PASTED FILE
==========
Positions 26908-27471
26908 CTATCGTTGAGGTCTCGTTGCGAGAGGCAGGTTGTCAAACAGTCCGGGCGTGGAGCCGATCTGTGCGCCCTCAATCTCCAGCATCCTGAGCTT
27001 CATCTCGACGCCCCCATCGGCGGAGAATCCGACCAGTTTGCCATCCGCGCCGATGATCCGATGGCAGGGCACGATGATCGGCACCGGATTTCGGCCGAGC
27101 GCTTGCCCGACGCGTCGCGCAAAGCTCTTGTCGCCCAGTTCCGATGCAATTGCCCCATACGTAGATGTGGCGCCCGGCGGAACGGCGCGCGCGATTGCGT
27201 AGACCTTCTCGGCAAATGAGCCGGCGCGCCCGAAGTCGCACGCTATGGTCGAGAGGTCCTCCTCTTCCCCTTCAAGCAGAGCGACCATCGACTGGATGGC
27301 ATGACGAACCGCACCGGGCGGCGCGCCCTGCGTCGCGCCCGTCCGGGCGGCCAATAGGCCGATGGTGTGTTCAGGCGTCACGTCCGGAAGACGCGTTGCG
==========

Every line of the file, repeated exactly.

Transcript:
Positions 26908-27471
26908 CTATCGTTGAGGTCTCGTTGCGAGAGGCAGGTTGTCAAACAGTCCGGGCGTGGAGCCGATCTGTGCGCCCTCAATCTCCAGCATCCTGAGCTT
27001 CATCTCGACGCCCCCATCGGCGGAGAATCCGACCAGTTTGCCATCCGCGCCGATGATCCGATGGCAGGGCACGATGATCGGCACCGGATTTCGGCCGAGC
27101 GCTTGCCCGACGCGTCGCGCAAAGCTCTTGTCGCCCAGTTCCGATGCAATTGCCCCATACGTAGATGTGGCGCCCGGCGGAACGGCGCGCGCGATTGCGT
27201 AGACCTTCTCGGCAAATGAGCCGGCGCGCCCGAAGTCGCACGCTATGGTCGAGAGGTCCTCCTCTTCCCCTTCAAGCAGAGCGACCATCGACTGGATGGC
27301 ATGACGAACCGCACCGGGCGGCGCGCCCTGCGTCGCGCCCGTCCGGGCGGCCAATAGGCCGATGGTGTGTTCAGGCGTCACGTCCGGAAGACGCGTTGCG